The Human Chorionic Gonadotropin, often dubbed as “HCG”, is a type of hormone present in the placenta of pregnant women. It is excreted by the syncytiotrophoblast, a multi-nucleated epithelial tissue which sustains the proper circulation of the nutrients between the mother and the embryo.
Generally, the level of Human Chorionic Gonadotropin doubles every 72 hours and various laboratory assessments are done to monitor these changes. There are two kinds of HCG analyses – the quantitative and qualitative tests. A qualitative test checks whether the woman is positive of having the HCG hormone in her body. A quantitative test, on the other hand, identifies the amount of this hormone present in her body. To know more about HCG hormone and related tests visit URL.
Blood tests are commonly carried out after the 11th day of conception to track the initial level of HCG. Alternatively, urine tests can also be done if the conception period is already on the 12th – 14th day. The highest level of the HCG during pregnancy is recorded on the 8th – 11th week. After the given timeframe, the level will eventually drop until it finally diminishes at the end of the prenatal period.
Different factors influence the levels of the HCG. Lowered levels of this hormone suggest that the following situations have occurred.
1. Miscarriage. This is known to be one of the leading causes of pregnancy failure. Usually, miscarriage happens during the first five months of conception. It occurs when the embryo dies inside the mother’s womb even before it reaches the phase of fetal viability or independent survival. Chromosomal defects, improper implantation of the fetus, congenital heart disease, radiation, and other abnormalities relating to the normal development of the embryo are some of its main causes. Moreover, mothers aged 40 and above are subject to higher risks of experiencing miscarriage.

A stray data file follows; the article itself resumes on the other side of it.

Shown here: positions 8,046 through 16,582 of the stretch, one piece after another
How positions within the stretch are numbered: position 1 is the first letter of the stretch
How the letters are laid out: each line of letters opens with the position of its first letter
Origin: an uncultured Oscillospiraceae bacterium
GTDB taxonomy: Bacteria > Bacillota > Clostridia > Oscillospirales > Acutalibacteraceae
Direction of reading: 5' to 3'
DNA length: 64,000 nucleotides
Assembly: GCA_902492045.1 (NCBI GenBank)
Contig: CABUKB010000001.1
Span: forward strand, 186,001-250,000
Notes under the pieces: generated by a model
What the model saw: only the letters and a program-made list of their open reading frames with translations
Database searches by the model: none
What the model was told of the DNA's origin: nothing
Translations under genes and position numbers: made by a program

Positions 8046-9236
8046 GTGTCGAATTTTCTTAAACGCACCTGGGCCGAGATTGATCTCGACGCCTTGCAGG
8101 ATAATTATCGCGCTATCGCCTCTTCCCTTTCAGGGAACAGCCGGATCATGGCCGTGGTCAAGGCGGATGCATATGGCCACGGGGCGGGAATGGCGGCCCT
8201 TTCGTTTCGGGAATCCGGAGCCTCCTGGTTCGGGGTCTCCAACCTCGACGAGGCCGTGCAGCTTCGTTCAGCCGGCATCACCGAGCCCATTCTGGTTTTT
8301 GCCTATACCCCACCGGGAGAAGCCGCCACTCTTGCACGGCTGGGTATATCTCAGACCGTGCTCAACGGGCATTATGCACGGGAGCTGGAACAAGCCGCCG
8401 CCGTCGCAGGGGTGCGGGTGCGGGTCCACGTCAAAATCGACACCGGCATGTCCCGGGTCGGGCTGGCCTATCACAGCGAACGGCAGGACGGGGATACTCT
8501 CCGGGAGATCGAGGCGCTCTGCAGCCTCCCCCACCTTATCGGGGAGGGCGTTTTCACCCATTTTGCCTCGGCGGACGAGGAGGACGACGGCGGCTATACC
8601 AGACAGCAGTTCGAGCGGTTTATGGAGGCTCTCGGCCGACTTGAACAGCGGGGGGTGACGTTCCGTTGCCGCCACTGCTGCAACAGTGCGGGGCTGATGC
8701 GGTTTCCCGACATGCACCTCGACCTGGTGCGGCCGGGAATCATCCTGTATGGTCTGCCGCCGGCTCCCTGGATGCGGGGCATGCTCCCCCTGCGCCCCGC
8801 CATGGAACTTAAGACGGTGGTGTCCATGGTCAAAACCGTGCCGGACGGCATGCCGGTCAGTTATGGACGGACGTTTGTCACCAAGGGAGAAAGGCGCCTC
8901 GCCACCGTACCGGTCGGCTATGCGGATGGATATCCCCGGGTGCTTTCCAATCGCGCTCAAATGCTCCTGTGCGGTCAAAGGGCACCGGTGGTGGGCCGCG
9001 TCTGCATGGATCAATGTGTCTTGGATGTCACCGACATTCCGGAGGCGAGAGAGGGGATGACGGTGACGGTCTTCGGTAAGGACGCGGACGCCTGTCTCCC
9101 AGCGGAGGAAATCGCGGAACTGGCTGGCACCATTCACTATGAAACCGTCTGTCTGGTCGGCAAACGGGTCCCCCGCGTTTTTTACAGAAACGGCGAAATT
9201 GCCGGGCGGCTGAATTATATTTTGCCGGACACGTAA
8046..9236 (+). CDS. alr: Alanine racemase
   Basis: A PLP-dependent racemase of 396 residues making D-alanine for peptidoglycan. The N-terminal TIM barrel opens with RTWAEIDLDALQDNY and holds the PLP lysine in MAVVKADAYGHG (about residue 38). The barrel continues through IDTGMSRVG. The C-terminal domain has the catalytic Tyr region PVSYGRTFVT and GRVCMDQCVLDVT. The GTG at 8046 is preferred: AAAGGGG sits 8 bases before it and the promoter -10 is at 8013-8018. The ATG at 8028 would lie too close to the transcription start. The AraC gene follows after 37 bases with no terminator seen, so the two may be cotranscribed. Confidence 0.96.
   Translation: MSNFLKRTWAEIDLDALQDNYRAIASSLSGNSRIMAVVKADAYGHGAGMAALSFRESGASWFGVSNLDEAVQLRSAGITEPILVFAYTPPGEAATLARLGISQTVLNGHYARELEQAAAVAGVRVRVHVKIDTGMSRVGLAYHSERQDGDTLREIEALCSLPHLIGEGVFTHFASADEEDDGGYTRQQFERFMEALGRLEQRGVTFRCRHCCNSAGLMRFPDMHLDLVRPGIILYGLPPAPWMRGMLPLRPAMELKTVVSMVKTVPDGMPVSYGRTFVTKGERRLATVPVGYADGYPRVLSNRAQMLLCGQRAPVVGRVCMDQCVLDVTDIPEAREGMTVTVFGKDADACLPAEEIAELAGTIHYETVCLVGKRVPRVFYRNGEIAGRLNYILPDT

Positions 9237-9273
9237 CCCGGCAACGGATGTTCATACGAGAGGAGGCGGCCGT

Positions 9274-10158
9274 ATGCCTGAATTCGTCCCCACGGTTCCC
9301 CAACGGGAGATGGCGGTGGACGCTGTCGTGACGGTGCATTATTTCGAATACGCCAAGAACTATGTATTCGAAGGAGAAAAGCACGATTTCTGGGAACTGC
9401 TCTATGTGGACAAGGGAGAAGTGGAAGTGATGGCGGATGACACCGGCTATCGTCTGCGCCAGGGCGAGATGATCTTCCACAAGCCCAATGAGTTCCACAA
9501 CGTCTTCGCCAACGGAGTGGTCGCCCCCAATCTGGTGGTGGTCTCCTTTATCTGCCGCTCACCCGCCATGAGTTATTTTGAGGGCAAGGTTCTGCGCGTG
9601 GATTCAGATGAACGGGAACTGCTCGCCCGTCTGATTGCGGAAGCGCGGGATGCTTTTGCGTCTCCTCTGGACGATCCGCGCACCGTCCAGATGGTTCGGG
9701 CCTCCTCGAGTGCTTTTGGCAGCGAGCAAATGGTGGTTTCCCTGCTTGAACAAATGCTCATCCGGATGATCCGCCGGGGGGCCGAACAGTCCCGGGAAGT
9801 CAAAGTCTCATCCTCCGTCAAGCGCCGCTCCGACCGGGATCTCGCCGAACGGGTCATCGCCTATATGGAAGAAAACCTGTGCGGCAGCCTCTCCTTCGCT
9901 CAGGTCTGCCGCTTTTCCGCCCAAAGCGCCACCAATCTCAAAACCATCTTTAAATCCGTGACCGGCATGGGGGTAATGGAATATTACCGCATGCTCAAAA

The common signs of this pregnancy abnormality are abdominal pain, bleeding, cramps, and fever. It is recommended that the woman seek professional advice as soon as possible in order to avoid further health complications.
2.Ectopic Pregnancy. This pregnancy abnormality happens when the undeveloped fetus is implanted outside the uterus. In most cases, the embryo is adhered to the fallopian tube. However, there are also instances where it is implanted in the abdomen, ovaries, or cervix. Some of the symptoms of ectopic pregnancy are severe abdominal discomfort, dizziness, and pain in the rectum, shoulders, or neck. Internal bleeding may occur, so immediate medical attention is required to prevent further complications.
3. An embryonic Pregnancy or Blighted Ovum. Generally, normal results are recorded in the ultrasound scan during the early phase of this condition. However, no embryo is actually developed inside the mother’s womb. The fertilized egg moves to the wall of the uterus but growth and maturity do not really take place.
There are a lot of women who think they are pregnant but are just actually suffering from blighted ovum. Remember that a positive level in the HCG tests does not always mean that a woman is pregnant. Ultrasound and other laboratory tests are still recommended to verify the conception.
4. Incorrect estimate of pregnancy period. The expected date of delivery for most mothers is computed based on their last menstrual period. Women who experience irregular menstrual cycles may find it difficult to track the progress of their pregnancy, so medical consultation is recommended.
There are still other things that influence the level of the Human Chorionic Gonadotropin. However, it is important to note that high levels of HCG do not always translate to a healthy baby. There are pregnancies wherein the mothers have low HCG levels, but they still give birth to normal children. Ultrasound findings during the second month of conception provide more accurate results than relying on HCG levels. Moreover, regular check-up is advised to correctly monitor the development of the fetus.